The easternmost of all the islands, San Cristobal holds the only permanent freshwater source in the entire archipelago. Unlike many other islands, San Cristobal has a number of things that travellers can see and do without the supervision of a park guide, making it much more appealing for the independent explorer. You will, however, need a guide to visit Kicker Rock, which boasts some of the world’s best snorkelling. For those wanting to learn more about the islands they are exploring, the Centro de Interpretacion is an excellent source of information and rivals the Charles Darwin Research Centre located on Santa Cruz. The displays and exhibits focus on the natural history, geology and climate of the islands as well as the importance of conservation and protecting the environment. The Punta Carola and Playa Cabo de Horno, two pristine beaches speckled with sea lions, are also worth visiting.
Home to one of the two airports that connect the Galapagos Islands with the mainland, Baltra is a springboard for exploring the archipelago. Mosquera, a sandy stretch between North Seymour and Baltra, can easily be accessed from the island and is a fantastic place to observe sea lions in their natural habitat. Despite having formerly dwindled to an alarming number, the island also has a thriving population of land iguanas. These animals were driven to extinction in 1954 by a number of factors, one of which was that their habitat was being destroyed by goats that had been introduced to the island. In an attempt to repopulate the island, several iguanas from North Seymour were taken to Santa Cruz for breeding purposes before being released on to Baltra. Scientists are now satisfied that the population of iguanas has recovered sufficiently as there are around 420 on the island.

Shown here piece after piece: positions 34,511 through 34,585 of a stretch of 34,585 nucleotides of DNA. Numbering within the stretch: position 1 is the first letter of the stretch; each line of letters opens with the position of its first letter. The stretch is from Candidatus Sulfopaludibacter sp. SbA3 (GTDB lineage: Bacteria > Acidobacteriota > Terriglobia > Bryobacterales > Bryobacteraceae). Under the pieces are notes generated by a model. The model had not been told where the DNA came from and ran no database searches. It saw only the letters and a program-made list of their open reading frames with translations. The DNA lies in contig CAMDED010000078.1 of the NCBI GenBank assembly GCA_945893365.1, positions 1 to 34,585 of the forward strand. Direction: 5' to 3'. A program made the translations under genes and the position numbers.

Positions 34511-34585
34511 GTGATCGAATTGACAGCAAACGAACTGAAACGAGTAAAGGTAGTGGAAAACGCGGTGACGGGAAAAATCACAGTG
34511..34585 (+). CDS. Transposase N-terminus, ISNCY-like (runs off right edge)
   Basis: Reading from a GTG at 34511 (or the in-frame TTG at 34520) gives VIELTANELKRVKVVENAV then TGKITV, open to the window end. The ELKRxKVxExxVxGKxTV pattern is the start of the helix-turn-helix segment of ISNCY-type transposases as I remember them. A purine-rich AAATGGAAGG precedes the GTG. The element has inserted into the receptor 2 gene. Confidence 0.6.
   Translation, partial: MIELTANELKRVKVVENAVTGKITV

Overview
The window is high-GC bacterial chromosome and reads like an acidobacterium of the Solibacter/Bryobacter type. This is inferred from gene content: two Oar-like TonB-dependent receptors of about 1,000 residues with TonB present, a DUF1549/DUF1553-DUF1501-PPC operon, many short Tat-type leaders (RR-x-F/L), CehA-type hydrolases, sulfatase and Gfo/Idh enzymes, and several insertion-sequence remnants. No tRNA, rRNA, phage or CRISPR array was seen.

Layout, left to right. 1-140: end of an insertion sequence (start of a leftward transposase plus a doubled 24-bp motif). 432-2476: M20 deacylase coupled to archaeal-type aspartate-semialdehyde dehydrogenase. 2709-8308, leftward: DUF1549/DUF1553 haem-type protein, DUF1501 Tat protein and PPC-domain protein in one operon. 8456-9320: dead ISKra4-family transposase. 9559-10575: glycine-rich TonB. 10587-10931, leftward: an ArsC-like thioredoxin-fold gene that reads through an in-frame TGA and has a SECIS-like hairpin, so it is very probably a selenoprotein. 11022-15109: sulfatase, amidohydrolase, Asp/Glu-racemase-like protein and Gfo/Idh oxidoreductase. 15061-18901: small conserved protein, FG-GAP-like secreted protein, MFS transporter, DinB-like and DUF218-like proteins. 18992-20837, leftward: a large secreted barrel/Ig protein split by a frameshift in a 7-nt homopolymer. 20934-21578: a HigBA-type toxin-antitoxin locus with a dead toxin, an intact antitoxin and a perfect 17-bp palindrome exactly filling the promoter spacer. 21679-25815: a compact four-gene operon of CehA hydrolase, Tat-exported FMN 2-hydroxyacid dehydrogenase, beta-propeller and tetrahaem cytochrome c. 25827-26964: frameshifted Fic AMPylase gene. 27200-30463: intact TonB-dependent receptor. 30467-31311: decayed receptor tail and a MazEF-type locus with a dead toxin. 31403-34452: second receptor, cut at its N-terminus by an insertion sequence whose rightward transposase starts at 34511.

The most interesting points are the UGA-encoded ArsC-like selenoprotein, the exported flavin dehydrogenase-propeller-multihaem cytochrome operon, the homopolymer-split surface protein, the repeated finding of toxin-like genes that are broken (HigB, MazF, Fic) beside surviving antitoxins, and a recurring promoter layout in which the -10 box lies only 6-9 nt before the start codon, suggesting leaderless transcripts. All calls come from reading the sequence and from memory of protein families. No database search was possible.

Santa Fe Island
As one of the oldest islands in the Galapagos archipelago, it is estimated that some of the rocks comprising Santa Fe Island date back over 4 million years. The island is home to the endemic Barrington land iguana, of which it is estimated that there are around 7000, and presents several opportunities for travellers to marvel at this majestic creature. Sea lions are also found on the sandy beaches and bays here in abundance. There are two main visitor trails on the island, the first a short loop that stays near the beach and allows travellers to see Santa Fe land iguanas and Galapagos hawks as they wander through the Opuntia Cacti plants. The other trail is slightly more challenging as it involves climbing a steep incline but the sweat and energy expended in the effort are more than made up for by the spectacular views from the top of the inland section of the island.
Receiving just a few inches of rain each year, Espanola Island is the driest of the entire archipelago with very little vegetation across its rocky plains. Nevertheless, this island is a popular stop with travellers because of its big, beautiful, sandy bays that attract dozens of noisy and playful sea lions. Espanola mockingbirds, giant tortoises (that were saved from the brink of extinction) and Espanola lava lizards can also be found on this arid island. Most travellers that head to this island will pay a visit to Punta Suarez, where sea lions and brightly coloured marine iguanas laze around, completely unfazed by their visitors. For those seeking some underwater action, Gardner Island and Tortuga Bay is a must. Caves teem with exotic wildlife here, ranging from rays to sharks to turtles. Those who dare can don their snorkel and hop in to the water for a more up close and personal experience.
To help you plan your adventure to the Galapagos, here's some more handy travel resources:
Best Time to Visit - climate and weather of the Galapagos
Top Travel Tips - information on currency, what to pack and more
Galapagos Wildlife Guide - what to see each month of the year